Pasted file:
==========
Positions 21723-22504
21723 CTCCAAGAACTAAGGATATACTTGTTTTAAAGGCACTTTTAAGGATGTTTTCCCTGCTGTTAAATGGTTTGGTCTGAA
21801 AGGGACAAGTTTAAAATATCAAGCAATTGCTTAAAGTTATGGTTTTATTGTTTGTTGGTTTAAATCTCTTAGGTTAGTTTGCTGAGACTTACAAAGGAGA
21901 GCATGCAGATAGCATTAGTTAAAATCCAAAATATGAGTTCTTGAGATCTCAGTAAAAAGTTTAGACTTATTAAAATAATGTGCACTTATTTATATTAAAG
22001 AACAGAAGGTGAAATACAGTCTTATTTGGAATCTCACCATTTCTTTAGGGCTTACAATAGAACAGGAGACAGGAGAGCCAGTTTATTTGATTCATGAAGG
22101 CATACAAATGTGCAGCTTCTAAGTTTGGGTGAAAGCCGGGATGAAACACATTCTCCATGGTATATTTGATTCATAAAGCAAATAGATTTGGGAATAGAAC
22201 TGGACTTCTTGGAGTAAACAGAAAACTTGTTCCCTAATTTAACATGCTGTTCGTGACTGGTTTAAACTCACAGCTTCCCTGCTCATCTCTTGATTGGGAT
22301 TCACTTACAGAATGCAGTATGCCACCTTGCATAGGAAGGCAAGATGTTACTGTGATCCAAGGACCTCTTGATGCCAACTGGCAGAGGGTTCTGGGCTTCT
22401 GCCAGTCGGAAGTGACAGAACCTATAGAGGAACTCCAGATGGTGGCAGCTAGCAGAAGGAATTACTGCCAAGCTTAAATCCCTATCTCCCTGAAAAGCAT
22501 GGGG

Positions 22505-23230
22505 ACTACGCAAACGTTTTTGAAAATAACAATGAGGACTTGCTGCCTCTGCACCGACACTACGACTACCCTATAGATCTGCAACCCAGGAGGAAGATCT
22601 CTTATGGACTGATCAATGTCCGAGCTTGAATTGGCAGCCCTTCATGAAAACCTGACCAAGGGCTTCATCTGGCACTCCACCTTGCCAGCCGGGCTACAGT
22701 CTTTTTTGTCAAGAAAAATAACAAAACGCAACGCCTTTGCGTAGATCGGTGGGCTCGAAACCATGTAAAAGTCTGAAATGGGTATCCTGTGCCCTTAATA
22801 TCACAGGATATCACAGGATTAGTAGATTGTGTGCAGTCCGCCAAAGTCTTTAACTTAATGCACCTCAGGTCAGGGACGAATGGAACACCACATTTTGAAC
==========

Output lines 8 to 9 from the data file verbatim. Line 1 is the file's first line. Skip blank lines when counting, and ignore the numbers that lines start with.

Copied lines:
22301 TCACTTACAGAATGCAGTATGCCACCTTGCATAGGAAGGCAAGATGTTACTGTGATCCAAGGACCTCTTGATGCCAACTGGCAGAGGGTTCTGGGCTTCT
22401 GCCAGTCGGAAGTGACAGAACCTATAGAGGAACTCCAGATGGTGGCAGCTAGCAGAAGGAATTACTGCCAAGCTTAAATCCCTATCTCCCTGAAAAGCAT